Saturday, July 11, 2015

How to Save Money

Hi everyone! I've been thinking about doing a finances video for quite some time, but I hemmed and hawed about it because I wasn't sure if anyone would find the content interesting. A couple of you asked me to talk a bit about how I save money and budget for big purchases so I thought I would share a few tips. Nothing groundbreaking but I hope you find this video helpful. Please keep in mind that these are the tips that work for me - everyone has a different financial situation so my personal choices may not be appropriate for you. Here are the tips in case you don't feel like watching the entire video.


I think this is the most important concept to implement - it is critical to understand where you spend your money if you truly want to make a change in your financial situation. Most of the other tips depend on having this foundation. Once you start tracking your expenses, you may find yourself surprised by how much you spend in at least one or two categories. Little purchases add up quickly and it is very difficult to accurately estimate where your money goes without some sort of tracking tool.

Here are a few free sites/apps I found that you can use if you don't want to create your own Excel spreadsheet. I haven't used any of these but they are popular so it may be a good way to get started:
Pocket Expense
More suggestions

I inserted a couple of charts in the video to show you how my spending has changed over the past 10 years. In 2005, I was single (dating my now-hubby but he was still in school), renting an apartment on my own, and didn't have a lot of disposable income to put towards travel, clothing, beauty products and the like. You will see that my expenditures reflected this as I had to adjust my spending to cover my basic needs, i.e., food and shelter. I was also trying to save a ton of money leading up to 2006 because that's when I purchased and moved into the condo where I am now.

Contrast this with 2014 - we paid off the condo in 2011 so now we have a lot more disposable income to spend on travel as well as other material goods. Please note that while I am showing wardrobe and travel as 23% and 21% of my expenses respectively, the percentages are a little distorted because I no longer have the huge expense of rent or a mortgage. Another major change is that we have 2 incomes now that we are married and my hubby is also working full-time; however, I still track my personal finances separately as well as our shared household expenses. The 2014 chart reflects my personal finances plus my half of our shared expenses. While it looks like I spend a lot of money on travel, clothing, etc., I still save over 50% of my take-home pay as my dream is to retire early and I am very risk averse so I would not feel comfortable retiring unless I have a huge nest egg.


I started my dedicated savings account in 2002 and it has really helped me save. I put lump sum payments into my account whenever I can whereas my hubby prefers to have automatic monthly withdrawals (or you could do both) - either way, the key is to be consistent and you will see your savings account balance grow. Try to choose an account that pays a decent amount of interest (I use Tangerine, formerly ING Direct but now owned by Scotiabank). If you know you will not use the money for a while and do not want to invest in stocks or bonds and the like, you can also put it into a GIC or a TFSA GIC (for Canadians)… these generally pay higher amounts of interest and the good thing about maxing out your TFSA is that the interest is tax-free.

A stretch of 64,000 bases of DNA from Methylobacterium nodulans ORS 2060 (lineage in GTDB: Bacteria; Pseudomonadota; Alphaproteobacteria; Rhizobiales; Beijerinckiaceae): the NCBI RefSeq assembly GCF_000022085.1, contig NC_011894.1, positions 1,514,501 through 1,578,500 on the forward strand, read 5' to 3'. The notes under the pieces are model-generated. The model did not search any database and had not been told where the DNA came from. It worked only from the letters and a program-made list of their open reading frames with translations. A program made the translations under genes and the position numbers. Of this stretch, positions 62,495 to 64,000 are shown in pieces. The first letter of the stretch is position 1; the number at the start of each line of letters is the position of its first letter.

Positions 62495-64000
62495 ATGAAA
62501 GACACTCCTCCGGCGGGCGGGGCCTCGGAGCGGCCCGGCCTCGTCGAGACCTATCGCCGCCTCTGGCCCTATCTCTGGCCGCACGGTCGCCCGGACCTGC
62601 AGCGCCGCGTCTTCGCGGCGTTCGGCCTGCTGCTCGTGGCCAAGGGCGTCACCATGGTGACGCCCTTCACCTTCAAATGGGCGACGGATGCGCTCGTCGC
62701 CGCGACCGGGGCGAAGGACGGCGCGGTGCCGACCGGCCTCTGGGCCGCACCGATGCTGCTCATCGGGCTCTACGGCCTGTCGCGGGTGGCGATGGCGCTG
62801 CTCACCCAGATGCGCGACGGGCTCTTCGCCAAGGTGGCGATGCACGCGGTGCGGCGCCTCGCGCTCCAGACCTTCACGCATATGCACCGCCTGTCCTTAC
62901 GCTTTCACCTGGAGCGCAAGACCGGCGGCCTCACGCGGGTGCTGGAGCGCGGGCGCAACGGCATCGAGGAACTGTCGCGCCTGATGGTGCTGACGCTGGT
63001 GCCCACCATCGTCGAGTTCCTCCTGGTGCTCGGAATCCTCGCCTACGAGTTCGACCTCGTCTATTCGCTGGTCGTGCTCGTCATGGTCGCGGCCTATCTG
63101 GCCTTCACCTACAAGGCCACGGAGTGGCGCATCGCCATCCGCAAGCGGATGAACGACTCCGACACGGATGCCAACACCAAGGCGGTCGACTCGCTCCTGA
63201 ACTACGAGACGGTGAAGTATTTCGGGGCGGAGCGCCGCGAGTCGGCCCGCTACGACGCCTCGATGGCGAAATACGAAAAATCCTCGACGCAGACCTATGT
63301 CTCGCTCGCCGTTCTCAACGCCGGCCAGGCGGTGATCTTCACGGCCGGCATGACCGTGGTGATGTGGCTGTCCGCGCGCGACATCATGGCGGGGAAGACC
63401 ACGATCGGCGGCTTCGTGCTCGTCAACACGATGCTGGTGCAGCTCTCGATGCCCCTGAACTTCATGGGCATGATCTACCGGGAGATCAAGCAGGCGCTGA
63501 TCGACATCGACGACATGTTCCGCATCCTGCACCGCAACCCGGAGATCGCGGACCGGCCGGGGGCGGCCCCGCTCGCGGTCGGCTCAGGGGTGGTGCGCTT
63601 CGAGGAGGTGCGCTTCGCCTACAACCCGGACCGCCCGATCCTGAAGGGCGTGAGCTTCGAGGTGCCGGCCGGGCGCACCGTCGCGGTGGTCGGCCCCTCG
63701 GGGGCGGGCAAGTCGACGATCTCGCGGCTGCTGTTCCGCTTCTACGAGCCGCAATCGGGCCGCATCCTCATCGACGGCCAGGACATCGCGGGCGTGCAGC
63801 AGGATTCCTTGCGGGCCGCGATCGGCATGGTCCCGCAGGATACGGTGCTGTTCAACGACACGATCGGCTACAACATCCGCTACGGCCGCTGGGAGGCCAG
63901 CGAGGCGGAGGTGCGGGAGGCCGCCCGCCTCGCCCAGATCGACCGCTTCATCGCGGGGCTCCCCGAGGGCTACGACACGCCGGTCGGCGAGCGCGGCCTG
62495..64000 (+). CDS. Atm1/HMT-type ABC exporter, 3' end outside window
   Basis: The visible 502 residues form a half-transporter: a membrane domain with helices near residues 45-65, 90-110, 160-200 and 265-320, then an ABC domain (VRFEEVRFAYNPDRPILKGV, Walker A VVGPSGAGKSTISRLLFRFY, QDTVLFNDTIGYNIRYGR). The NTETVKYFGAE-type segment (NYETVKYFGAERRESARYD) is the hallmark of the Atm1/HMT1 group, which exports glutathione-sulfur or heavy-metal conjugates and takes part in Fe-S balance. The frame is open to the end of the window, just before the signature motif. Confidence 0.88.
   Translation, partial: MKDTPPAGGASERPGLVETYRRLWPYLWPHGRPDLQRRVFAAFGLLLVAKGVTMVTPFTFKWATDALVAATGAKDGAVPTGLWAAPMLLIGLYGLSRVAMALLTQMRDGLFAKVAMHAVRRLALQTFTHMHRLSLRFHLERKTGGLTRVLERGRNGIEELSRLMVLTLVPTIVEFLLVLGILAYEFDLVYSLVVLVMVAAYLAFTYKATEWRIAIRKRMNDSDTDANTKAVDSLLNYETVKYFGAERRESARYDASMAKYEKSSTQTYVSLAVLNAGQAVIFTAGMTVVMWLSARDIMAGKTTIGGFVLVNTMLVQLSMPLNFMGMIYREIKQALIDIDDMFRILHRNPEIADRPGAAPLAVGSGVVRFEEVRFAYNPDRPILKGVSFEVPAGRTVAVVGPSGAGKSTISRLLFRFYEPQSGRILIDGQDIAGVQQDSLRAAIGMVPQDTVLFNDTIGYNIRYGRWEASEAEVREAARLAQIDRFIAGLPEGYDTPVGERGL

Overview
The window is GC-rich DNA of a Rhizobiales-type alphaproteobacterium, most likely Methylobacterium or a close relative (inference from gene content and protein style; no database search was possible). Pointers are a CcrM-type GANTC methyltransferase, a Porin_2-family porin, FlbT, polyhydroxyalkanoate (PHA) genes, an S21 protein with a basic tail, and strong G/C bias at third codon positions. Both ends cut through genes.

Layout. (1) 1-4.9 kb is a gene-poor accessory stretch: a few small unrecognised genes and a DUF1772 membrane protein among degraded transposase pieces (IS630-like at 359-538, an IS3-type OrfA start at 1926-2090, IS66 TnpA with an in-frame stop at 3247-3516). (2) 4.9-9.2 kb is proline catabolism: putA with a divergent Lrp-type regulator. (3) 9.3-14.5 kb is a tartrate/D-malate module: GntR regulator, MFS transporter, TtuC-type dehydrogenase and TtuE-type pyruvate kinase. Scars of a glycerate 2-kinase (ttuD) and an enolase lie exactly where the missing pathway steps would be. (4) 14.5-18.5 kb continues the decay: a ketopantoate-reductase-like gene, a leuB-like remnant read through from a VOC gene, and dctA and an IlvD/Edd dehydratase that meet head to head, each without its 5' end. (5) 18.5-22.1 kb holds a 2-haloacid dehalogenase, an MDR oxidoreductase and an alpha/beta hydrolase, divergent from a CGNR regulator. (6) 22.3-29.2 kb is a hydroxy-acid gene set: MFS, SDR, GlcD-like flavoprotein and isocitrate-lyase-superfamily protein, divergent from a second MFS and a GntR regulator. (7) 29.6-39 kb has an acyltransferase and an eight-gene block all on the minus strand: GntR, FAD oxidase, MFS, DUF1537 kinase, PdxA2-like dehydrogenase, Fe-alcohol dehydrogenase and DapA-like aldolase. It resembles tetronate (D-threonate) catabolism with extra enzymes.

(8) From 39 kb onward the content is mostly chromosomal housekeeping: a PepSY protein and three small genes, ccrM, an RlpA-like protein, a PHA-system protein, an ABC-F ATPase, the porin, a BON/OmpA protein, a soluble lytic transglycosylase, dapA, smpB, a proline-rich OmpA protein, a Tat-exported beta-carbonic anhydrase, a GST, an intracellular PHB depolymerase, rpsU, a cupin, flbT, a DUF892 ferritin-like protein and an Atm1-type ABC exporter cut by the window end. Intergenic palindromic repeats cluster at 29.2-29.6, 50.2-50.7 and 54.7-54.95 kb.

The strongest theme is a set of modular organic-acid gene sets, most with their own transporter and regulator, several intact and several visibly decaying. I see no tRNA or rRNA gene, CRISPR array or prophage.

This is not easy but if you track your finances, it becomes a very simple equation of income less expenses equals savings. The more you can increase your income or reduce your expenses, the more you can save (or put towards paying down your debt). I look at all my cash flows as a simple equation and it really takes away the stress and anxiety of feeling like you have insurmountable debt.


Once you start tracking your expenses, it will be very clear where you spend most of your money. Then, it's time to look for ways to reduce. Don't shy away from unconventional approaches. Just because everyone you know spends money on something, it doesn't mean you have to too. For example, it is common for people to have cars and cable TV but it doesn't really make sense for our lifestyle so we cut out both. We now rent a car when we need one and we stream the things we want to watch (Netflix, YouTube,, etc.). My hubby and I also saved a ton of money on our home because we are happy living in a small condo. If you want to own a larger space or need a larger space because you have children, that is likely going to come with a larger mortgage and additional expenses but again it is about choices. The good thing about tracking your finances is that you can find the balance/solution that is right for you.


This is the newest thing for me and my hubby has really helped me with this one. I'm all about convenience so I never sold anything in the past. I would either keep it or just give it away/donate it. My hubby started selling our old camera gear, small kitchen appliances, DVDs, etc. and it really opened my eyes as to the amount of stuff I could have sold to add to my "income." While this is still a struggle for me, I am feeling motivated about this at the moment because of my decluttering kick. It's become a nice way to reduce the number of things in my home while making a bit of money back.

That is it for now! If you would like any other videos on finances, I can definitely do more. Feel free to let me know if you'd like to see more details about anything in particular.

Not sponsored.

  © 2011-2019 | ellesy the petite pear | all rights reserved

Back to TOP